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Old 04-07-2010, 06:19 PM
 
1,476 posts, read 2,027,793 times
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Quote:
Originally Posted by lkb0714 View Post
I think you maybe mistaken. Here in NJ high school students MUST take US history 1 and US history 2 (both full year courses) to graduate.

New Jersey High School Graduation Requirements (N.J.A.C. 6A:8-5)

My children spent the entire 1st marking period and half of the next on the revolutionary war, the constitution, and the forming of this nation. And not for nothing, NJ is very liberal so I find it hard to believe more conservative states are doing that. Do you have a source?
Just curious. Did they learn about the second amendment? If so how much time was devoted to it vs. the 1st amendment or environmentalism and tolerance/diversity?
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Old 04-07-2010, 06:21 PM
 
16,825 posts, read 17,771,149 times
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Quote:
Originally Posted by marmac View Post
---learning to evaluate the evidence---

And that gives a lot of room for the teachers' political slant to be interjected.

Seems ,with one of my kids history teacher, she was always looking at wars etc from the perspective of-------" what did the US do wrong that caused this to happen"
And compare that to the mistakes made by other nations? Maybe in the World History course mandated in most states?

How is learning how conflicts arose anything but positive? How are we supposed to recognize conflicts before they occur?

The idea that noting and discussing ways in which this country is imperfect is somehow inappropriate is RIDICULOUS. This is the freest nation in the world and that freedom was based on questioning the government and the country itself. To deny people that right or even to suggest that it is unpatriotic is downright FASCIST. Your child's teacher is just teaching basic citizenship which includes knowing all your country's history, the negative and the positive.
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Old 04-07-2010, 06:25 PM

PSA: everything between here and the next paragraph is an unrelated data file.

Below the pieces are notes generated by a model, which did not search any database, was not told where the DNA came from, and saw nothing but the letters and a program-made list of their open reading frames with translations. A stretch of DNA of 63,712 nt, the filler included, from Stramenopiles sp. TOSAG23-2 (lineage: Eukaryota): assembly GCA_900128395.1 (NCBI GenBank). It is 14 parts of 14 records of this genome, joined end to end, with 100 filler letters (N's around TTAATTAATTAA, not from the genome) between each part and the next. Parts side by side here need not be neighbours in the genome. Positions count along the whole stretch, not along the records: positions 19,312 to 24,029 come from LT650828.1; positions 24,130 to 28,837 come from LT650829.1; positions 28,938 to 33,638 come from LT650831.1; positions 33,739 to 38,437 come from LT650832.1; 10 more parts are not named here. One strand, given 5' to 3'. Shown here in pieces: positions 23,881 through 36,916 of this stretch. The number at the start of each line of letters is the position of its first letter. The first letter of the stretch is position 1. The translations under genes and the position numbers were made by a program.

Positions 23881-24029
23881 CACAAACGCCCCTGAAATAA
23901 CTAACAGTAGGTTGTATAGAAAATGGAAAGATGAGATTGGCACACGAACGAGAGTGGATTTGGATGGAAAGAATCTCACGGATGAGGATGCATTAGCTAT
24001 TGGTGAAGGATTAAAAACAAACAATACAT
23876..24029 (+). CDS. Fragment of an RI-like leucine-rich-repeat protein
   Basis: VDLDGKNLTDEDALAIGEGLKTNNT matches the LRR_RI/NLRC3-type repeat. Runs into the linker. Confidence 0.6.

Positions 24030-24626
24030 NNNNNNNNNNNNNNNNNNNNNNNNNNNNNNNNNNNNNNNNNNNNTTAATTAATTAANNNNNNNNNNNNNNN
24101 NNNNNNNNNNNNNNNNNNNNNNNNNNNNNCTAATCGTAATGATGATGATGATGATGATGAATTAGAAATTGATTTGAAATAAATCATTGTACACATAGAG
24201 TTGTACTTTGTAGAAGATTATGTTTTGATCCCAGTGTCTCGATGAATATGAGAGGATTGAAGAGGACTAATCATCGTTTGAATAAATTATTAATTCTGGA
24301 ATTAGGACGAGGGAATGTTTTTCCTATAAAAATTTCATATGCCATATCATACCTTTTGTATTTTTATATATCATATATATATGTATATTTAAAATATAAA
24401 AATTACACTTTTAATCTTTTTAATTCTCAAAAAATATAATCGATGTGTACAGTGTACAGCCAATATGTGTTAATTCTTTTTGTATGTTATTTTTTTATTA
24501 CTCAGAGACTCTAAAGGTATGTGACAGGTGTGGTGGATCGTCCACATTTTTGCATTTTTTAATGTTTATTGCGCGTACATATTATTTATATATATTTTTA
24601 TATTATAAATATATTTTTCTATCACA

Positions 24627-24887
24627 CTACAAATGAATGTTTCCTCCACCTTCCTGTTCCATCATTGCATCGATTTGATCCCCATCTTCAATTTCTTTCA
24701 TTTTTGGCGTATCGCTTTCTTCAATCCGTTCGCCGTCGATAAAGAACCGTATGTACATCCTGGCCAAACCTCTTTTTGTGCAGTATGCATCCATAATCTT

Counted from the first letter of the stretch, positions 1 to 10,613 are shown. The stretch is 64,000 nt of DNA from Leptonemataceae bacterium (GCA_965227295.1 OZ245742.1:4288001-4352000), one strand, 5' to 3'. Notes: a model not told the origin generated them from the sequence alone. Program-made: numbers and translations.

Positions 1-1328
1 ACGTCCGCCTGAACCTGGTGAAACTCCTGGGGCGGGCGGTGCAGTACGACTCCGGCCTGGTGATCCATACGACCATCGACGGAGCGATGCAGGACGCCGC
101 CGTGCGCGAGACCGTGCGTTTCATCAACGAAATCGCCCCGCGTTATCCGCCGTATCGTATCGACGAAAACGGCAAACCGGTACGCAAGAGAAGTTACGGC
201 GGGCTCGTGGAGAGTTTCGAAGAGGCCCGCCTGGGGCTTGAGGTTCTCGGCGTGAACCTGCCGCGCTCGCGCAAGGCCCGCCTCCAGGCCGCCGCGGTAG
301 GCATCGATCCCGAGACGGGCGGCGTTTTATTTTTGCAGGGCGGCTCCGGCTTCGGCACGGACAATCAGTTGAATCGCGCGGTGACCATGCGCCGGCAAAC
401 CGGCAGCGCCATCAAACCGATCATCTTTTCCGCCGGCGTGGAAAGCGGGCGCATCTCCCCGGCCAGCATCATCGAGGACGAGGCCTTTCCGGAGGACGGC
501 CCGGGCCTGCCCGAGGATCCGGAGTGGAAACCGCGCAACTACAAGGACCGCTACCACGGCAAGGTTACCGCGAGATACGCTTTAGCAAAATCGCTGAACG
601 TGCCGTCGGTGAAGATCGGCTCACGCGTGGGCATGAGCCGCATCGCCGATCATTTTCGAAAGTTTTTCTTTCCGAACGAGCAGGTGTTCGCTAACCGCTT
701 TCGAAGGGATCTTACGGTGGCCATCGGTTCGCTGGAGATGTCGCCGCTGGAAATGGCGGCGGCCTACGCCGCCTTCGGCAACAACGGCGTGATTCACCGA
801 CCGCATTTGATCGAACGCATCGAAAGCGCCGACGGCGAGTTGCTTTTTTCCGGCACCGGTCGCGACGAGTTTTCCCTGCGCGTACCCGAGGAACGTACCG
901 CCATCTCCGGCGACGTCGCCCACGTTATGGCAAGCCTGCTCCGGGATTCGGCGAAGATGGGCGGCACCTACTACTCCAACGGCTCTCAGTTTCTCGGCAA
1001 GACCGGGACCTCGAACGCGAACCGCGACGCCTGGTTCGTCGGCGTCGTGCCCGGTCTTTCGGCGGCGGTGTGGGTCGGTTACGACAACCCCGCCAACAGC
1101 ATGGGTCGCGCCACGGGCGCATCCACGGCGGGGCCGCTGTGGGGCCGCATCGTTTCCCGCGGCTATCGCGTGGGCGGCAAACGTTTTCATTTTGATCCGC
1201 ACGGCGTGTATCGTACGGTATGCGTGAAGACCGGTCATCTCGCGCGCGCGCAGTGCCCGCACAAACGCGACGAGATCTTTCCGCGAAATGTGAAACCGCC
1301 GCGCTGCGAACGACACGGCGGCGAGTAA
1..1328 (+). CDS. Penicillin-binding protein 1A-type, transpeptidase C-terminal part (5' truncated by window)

Location: Small Town USA Population about 15,000
442 posts, read 966,946 times
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Quote:
Originally Posted by lkb0714 View Post
I think you maybe mistaken. Here in NJ high school students MUST take US history 1 and US history 2 (both full year courses) to graduate.

My children spent the entire 1st marking period and half of the next on the revolutionary war, the constitution, and the forming of this nation. And not for nothing, NJ is very liberal so I find it hard to believe more conservative states are doing that. Do you have a source?


Our 2 high schools require 3 years of history, with that said there is a university here that starting in the fall will no longer offer history as a teaching major (history with a teaching emphasis) go figure.
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Old 04-07-2010, 06:26 PM
 
Location: SoCal - Sherman Oaks & Woodland Hills
12,974 posts, read 34,001,064 times
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Quote:
Originally Posted by Pitts10yrs View Post
There is a concerted effort in public schools to phase out teaching of US History earlier than the civil war, and teaching on the civil war only because of the slavery issue.
Ridiculous. Usually, the very first thing that is discussed is the Revolutionary War as this is the war that marked the beginning of our great country.

Only people I ever heard who complained about what YOU are complaining about are those who still believe/wishes/hopes for the rise of the confederacy again. That or they are tea partiers.

Seriously, why do YOU think there is "a concerted effort in public schools" to do this?
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Old 04-07-2010, 06:48 PM